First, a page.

In many ways, Inside Llewyn Davis seems like a matured rebuttal to the Coen brothers’ earlier film, O Brother, Where Art Thou? (2000). Whereas their earlier film focused on the strength of companionship, perseverance, and reward through the confident pursuit of an end goal, Inside Llewyn Davis presents the story of an isolated man who is visibly worn by sorrow and frustrated by past failures and grievances. At several points in the movie, Llewyn reminds us of his former music partner’s passing, a tragic event that he seems unable to circumvent, and likely the catalyst provoking his bad mannered, explosive temper. However, Llewyn never really opens himself up to anyone in the film in an attempt to bring closure to his troubling past, which makes the title of his latest album, “Inside Llewyn Davis,” rather ironic.
Another huge topic tackled by the film deals with the issue of deciding whether to keep true to your artistic roots, even if that means experiencing failure, or to make commercial compromises for the betterment of your career. Although the latter option was virtually out of the question for Llewyn, at one point in the film, he did agree to be a session guitarist for the recording of a goofy single entitled “Please Mr. Kennedy,” which seemed destined to be a hit. However, perhaps out of both desperation for money and the fear of “selling out,” Llewyn forgoes any claim to royalties in exchange for a larger amount of money upfront. With that said, in some respects, Inside Llewyn Davis seems slightly allegorical to the Coen brothers’ decision to make this film. Although they certainly possess enough talent that they could opt to “sell out” and turn a huge profit, they decided to instead create a movie that feels very comparable to some of their critically acclaimed earlier films, like Barton Fink (1991) or Fargo (1996), knowing fully well that “failure” (or at least less recognition) was likely.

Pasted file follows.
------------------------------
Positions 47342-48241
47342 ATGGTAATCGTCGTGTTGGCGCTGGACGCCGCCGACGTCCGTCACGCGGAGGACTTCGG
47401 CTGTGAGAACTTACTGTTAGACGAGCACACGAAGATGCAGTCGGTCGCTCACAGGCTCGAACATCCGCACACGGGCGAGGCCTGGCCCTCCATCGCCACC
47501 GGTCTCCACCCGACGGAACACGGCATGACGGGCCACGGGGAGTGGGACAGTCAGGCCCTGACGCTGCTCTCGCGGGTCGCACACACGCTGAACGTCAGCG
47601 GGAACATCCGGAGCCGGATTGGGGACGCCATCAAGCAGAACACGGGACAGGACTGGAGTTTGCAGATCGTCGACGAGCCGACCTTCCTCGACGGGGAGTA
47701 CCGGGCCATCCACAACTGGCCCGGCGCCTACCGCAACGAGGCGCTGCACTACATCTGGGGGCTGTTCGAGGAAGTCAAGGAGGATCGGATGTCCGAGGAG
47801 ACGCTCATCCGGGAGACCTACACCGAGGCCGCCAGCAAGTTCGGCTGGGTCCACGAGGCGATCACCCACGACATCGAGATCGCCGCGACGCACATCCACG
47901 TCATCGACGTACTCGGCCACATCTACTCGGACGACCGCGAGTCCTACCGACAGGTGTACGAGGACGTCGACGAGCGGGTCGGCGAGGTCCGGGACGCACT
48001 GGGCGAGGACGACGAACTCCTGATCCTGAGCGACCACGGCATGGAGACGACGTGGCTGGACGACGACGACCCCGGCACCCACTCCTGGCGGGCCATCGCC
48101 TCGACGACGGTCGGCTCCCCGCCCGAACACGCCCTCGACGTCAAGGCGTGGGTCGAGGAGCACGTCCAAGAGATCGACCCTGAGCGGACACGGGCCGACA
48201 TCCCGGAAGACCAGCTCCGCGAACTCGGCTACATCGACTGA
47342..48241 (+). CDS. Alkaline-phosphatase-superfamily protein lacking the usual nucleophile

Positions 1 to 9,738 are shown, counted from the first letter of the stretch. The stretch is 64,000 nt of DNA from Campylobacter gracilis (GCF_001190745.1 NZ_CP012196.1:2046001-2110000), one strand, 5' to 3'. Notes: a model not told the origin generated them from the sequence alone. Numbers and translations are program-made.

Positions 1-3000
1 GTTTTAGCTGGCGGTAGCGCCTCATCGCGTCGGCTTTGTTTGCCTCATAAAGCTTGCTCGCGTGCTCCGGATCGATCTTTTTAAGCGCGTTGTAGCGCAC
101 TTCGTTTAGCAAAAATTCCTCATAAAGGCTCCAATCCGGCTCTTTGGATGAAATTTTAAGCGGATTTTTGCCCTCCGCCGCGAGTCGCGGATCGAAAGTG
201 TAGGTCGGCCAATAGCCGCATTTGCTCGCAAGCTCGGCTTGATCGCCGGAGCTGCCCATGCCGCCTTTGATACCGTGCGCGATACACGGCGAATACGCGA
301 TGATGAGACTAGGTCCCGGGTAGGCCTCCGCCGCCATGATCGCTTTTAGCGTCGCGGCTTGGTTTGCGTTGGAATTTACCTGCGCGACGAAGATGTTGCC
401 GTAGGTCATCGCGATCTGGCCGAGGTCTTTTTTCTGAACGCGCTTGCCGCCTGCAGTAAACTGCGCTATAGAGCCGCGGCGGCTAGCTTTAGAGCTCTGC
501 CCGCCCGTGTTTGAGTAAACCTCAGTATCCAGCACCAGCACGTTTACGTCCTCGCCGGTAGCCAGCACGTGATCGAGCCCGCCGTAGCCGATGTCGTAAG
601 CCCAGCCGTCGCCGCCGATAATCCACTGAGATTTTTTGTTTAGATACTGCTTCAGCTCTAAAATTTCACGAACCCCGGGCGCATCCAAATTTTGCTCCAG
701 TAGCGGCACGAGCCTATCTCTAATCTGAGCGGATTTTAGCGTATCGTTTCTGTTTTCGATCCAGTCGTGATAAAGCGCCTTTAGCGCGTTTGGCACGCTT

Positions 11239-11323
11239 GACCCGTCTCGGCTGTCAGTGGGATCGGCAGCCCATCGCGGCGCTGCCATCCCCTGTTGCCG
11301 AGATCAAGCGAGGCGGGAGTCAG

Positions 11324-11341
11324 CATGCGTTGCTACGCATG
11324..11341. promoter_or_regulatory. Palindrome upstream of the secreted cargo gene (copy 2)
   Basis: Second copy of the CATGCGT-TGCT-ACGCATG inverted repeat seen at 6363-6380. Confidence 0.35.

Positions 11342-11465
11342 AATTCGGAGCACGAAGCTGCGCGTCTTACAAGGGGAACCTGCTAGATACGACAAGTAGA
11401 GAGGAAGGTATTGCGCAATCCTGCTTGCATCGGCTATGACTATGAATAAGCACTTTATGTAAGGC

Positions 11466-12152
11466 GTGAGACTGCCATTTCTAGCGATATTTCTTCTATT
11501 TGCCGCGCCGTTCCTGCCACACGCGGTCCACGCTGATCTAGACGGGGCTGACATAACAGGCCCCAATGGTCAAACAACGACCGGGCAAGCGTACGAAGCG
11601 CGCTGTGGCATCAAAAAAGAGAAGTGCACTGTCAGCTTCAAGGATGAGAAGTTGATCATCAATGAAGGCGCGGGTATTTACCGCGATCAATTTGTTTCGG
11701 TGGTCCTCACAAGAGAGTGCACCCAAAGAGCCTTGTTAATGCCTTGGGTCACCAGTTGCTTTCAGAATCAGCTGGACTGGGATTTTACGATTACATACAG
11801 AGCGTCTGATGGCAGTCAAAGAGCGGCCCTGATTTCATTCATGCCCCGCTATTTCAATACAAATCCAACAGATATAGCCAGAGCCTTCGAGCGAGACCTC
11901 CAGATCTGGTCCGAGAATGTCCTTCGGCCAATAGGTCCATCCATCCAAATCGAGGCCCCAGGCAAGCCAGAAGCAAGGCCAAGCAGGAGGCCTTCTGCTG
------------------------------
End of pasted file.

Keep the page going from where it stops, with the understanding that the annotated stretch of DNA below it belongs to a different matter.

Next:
Although Inside Llewyn Davis has many powerfully striking scenes of devastating circumstances, the film really hits hard with a subplot involving Llewyn’s interactions with the Gorfein’s cat (one of the families who lets Llewyn sleep at their house). Through the ongoing saga of the Gorfein’s missing cat, the Coen brothers successfully communicate Llewyn’s desire to alleviate his troubled conscience from the problems he has caused, heighten the dramatic tension of Llewyn’s chaotic life, and echo the journey motif through the travels that the cat itself undergoes (fittingly, the cat is also named Ulysses).
Personally, I also found the musical performances in the film to be particularly vital in capturing its intended message. Although Llewyn never allows his sorrows to be fully disclosed, the little that we do know of Llewyn’s humanity and past circumstances are revealed most clearly through the words of his songs. Moreover, although Llewyn himself is rather unlikeable, his songs manage to evoke moments of peace and comfort, which reveals what I consider to be the central theme of the movie; although humans are often selfish and fallible, somehow we remain capable of expressing beauty through our songs and stories.